AMD Athlon 750

by Anand Lal Shimpi on November 29, 1999 1:16 AM EST

Pushing the core to 750MHz

From our testing with overclocking the Athlon, we found that hitting the 750MHz mark on the current Athlon core posed a small but navigable obstacle. The way we got around it in our tests was to simply bump up the core voltage from the default 1.60v to around 1.70v or above. The problem with this approach is that it isn't a very elegant way of paving the way for an increase in clock speed, and we didn't expect AMD to do the same with the Athlon.

If you recall from our original Athlon review, the Athlon core is a 22 million transistor monster that is built around a 0.25-micron die fabrication process, referring to the size of the circuit itself. Obviously, pushing the clock speed of the Athlon to 750MHz generates more heat than all of the previous Athlon clock speeds, and in order to gain high enough yields on the CPU without simply bumping up the rated core voltage, AMD felt that making the move down to a smaller process would be the best avenue of approach.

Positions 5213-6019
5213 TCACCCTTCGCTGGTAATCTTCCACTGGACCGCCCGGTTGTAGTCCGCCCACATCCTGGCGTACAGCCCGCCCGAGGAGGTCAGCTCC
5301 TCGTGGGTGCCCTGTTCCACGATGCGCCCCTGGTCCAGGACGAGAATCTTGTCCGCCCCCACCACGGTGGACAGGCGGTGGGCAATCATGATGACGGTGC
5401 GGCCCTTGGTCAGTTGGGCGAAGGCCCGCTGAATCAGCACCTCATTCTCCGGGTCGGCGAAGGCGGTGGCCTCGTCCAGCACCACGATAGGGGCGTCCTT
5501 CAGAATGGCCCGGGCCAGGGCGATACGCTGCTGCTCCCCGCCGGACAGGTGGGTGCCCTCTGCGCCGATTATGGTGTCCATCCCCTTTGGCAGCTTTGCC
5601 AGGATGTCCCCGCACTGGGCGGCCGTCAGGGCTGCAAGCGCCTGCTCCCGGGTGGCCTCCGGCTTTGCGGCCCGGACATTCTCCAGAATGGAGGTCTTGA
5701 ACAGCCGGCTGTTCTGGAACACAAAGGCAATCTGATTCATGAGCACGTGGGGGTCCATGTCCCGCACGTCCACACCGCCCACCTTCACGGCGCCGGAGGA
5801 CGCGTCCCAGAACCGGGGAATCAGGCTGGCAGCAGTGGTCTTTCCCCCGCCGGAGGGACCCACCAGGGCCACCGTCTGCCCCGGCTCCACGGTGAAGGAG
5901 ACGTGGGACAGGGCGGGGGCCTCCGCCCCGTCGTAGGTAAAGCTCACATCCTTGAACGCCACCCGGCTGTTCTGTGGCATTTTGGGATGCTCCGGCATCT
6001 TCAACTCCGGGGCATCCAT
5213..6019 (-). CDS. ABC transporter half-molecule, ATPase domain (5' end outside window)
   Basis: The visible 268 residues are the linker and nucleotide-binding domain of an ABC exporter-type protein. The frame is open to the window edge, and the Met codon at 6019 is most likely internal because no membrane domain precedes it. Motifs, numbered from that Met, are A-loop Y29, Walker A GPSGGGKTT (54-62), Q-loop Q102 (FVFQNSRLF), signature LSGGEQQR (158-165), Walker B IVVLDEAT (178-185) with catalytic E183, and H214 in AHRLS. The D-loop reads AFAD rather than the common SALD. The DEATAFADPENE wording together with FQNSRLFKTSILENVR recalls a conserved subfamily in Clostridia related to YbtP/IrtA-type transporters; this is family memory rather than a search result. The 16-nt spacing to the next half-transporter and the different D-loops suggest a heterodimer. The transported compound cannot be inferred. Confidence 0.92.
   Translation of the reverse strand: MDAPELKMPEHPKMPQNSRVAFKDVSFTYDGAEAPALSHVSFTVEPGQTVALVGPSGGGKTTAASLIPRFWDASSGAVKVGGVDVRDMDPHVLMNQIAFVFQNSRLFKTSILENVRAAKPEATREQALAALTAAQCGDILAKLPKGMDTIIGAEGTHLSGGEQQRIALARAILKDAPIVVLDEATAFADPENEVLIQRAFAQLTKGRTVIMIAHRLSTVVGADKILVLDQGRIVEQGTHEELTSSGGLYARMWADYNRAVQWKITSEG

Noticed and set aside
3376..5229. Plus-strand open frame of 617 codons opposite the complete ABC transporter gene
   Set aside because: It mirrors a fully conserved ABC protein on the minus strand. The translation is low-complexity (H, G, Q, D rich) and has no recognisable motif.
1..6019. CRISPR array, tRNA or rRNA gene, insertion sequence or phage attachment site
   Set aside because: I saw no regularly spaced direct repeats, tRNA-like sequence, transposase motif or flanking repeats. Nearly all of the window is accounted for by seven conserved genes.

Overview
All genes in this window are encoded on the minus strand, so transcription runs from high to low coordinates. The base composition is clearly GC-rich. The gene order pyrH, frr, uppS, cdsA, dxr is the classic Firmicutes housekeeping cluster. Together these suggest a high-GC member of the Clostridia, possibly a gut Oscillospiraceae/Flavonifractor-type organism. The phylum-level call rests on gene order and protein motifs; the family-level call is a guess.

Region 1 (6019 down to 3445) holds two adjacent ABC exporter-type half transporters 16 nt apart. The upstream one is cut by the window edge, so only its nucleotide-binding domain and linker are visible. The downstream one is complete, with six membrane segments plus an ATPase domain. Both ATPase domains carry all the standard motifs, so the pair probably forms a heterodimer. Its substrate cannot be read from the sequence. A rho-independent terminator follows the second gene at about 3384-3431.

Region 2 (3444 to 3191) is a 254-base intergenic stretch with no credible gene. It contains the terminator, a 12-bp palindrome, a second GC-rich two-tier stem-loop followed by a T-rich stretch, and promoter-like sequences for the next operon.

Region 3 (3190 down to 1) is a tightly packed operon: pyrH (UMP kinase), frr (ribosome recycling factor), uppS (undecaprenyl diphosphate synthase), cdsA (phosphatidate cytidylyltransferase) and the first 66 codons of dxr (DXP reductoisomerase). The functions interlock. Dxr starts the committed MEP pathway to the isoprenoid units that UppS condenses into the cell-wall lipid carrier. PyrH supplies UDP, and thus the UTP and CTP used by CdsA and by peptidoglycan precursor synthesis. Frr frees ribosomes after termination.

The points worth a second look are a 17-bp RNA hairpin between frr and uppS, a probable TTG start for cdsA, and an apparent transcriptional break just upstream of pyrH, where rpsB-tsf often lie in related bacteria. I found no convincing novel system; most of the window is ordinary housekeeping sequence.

The migration down to a 0.18-micron process helps to shrink the size of the Athlon's die and decrease the generation of heat, as well as the power consumption of the CPU itself. The latter was actually a very large problem with the original Athlon because a large strain was placed on motherboards and power supplies not capable of supplying the system the current it needed to operate properly.

Thus, by looking at AMD's roadmap and the analysis we published right after Comdex, the introduction of the Athlon 750 is actually the introduction of the new K75 core that we talked about in that article. The K75 itself isn't much different from the K7 core; physically, it is a smaller die (102 mm^2 K75 core vs. 184 mm^2 K7 core) as a result of the 0.18-micron fabrication process but other than that the performance and features are identical.

The K75 core put to use on the Athlon 750 will be with the Athlon throughout the first half of 2000. While it will eventually take on an on-die L2 cache, the core itself won't be modified until the second half of 2000 when the enhanced K75 core is introduced in the codenamed Mustang CPU.

In summary, the move to a smaller 0.18-micron process has enabled AMD to hit the 750MHz mark flawlessly. A similar move was made by Intel with their Pentium III E CPUs (Coppermine) just one month ago. In both cases, the move was made seamlessly and there are no signs of keeping yields up on the CPUs.

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